Stages of grief apply to symbolic loss and grief just the same as when we grieve for the loss of a loved one. An example of grief associated with symbolic loss is the multitude of feelings, thoughts and experiences, we have when something occurs in our life changing the way we hoped our life would be at a particular point in time.
Grief is sometimes described as a ‘cycle’ containing a number of stages through which people pass when grieving. This can be a useful way of understanding what we experience. Grief is normal. These feelings do not mean we are going mad. It is important to remember, there is NO ‘correct order’ to stages of grief. You may skip a stage or go through several stages at a time.
Stages of grief commonly overlap, developing in a jagged pattern. You may experience going one step forward then find you take one step back to an earlier ‘stage’ before going forward again. Over time, the intensity and strength of going through these steps diminishes as an overall forward progress develops.
Stages in the cycle of grief are:
Initial shock and numbness:
This may be very strong during early stages of realization that your life is not going to be the way you had planned. This ‘shock’ stage may last for some people a few minutes, hours, days or sometimes a considerable length of time. During this time we are actually experiencing feelings offering a temporary escape from reality. As long as it is temporary, we are protected from overwhelming emotional hurt at this vulnerable stage. This gives us time to discover our inner strengths and to get the assistance and information we need in order to better deal with our situation.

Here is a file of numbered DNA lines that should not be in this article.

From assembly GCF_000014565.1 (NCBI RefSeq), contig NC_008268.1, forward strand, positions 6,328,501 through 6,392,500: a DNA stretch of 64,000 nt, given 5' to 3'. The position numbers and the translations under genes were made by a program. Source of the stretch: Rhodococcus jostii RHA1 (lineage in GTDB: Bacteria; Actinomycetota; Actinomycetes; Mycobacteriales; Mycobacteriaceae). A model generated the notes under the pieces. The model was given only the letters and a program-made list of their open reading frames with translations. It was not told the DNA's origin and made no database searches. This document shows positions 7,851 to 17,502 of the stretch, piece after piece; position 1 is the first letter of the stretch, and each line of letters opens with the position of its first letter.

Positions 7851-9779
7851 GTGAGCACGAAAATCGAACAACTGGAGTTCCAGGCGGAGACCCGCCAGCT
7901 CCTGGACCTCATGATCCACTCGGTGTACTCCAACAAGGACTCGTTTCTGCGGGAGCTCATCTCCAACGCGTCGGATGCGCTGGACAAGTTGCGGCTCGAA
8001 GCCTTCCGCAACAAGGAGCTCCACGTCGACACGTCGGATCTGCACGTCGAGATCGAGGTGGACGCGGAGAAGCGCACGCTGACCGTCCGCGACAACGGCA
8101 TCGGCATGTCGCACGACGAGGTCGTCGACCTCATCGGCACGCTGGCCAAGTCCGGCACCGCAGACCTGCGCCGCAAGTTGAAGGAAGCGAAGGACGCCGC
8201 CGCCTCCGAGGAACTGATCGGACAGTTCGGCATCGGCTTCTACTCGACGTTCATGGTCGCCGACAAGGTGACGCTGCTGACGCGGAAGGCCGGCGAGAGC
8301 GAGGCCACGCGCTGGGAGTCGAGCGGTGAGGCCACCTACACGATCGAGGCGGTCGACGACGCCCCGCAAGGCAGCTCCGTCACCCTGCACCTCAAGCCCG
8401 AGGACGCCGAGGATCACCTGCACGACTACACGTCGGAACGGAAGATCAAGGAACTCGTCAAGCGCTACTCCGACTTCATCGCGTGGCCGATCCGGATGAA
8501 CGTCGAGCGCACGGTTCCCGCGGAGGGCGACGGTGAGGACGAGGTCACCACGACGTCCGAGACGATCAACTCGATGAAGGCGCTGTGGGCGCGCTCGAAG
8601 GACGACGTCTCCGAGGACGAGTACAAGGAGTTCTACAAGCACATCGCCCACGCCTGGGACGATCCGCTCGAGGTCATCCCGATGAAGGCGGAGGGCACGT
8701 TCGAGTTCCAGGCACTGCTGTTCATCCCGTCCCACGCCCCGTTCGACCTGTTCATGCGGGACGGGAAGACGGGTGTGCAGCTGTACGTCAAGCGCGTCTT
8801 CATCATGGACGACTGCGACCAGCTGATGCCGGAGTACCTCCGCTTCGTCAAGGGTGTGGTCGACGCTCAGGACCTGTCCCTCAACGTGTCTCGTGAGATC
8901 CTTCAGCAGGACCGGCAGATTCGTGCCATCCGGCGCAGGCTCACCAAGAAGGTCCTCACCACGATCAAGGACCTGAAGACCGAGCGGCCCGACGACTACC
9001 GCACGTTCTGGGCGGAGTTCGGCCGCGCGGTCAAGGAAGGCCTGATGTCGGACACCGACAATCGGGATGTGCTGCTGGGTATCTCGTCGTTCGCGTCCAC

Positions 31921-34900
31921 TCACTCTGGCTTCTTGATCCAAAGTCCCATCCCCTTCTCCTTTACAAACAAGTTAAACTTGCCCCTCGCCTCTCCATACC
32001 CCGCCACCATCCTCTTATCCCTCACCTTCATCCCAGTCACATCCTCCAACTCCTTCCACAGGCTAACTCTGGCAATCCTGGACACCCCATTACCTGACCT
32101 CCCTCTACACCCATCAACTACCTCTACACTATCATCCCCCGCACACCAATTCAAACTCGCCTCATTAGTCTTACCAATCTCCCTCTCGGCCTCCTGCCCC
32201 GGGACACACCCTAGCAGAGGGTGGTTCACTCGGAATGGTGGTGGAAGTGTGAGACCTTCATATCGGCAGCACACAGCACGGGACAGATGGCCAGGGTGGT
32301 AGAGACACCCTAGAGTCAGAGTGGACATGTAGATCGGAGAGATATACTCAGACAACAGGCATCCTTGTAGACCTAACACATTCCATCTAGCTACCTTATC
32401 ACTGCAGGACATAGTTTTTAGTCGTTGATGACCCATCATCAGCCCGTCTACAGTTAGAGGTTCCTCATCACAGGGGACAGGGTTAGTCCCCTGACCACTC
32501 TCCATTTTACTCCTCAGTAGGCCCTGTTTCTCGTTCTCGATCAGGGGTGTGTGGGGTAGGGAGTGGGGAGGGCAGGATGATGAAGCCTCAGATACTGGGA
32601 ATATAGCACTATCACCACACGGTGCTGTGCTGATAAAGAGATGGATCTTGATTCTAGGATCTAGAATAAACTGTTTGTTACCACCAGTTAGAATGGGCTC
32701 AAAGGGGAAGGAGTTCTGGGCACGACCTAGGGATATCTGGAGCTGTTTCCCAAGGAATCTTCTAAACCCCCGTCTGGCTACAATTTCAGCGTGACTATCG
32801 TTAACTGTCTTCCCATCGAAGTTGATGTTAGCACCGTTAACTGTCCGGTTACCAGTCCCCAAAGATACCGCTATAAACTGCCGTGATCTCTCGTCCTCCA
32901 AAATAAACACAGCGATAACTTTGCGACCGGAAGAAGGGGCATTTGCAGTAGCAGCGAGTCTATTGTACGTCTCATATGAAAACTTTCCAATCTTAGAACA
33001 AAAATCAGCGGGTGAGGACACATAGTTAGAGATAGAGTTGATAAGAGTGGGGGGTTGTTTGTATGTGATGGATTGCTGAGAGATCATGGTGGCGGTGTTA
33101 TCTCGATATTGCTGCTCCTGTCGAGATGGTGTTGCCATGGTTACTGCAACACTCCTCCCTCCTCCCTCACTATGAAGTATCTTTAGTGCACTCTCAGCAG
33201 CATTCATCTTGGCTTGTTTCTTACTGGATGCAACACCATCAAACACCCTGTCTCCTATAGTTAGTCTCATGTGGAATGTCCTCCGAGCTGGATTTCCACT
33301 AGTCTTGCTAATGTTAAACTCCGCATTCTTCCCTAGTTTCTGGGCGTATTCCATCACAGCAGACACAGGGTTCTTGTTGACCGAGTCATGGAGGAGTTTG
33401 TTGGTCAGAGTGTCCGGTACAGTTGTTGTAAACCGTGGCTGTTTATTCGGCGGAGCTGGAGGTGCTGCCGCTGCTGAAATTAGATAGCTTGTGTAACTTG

Thoughts and feelings at this time may include a sense of disbelief. “I don’t believe it!” “This can not be. There must be some kind of mistake!” Feelings of anger and or guilt may be strong.
Behaviour may include onset of sudden waves of crying and emotion as you progress through this stage of grief. You may find yourself searching for other people who have developed a similar medical condition to you, had a similar experience of diagnostic process or have temporarily lost sight of dreams and hopes for their future. You may find your self sighing or not wanting to eat. Having trouble sleeping from a combination of medical condition symptoms and realizing how this is changing your life. It may also be difficult to concentrate or make decisions.
Searching, yearning and emotional release:
Many people move into this second stage of grief for symbolic loss fairly quickly. This stage is the most obvious stage of grief. Time when emotion is expressed. When losing something of great value like an anticipated lifestyle, a normal reaction is to yearn for it. We have that sense of ‘has this really happened?’ We begin to realize just how dreadful our loss is.
Thoughts and feelings at this time may include despair, apathy, depression, anger, guilt, helplessness, self doubt, and being easily startled or annoyed by noise. Without warning you may be overwhelmed by a wave of confusion and grief. You may even feel additional tightness in your throat and a shortness of breath. To express these feelings associated with grief is natural.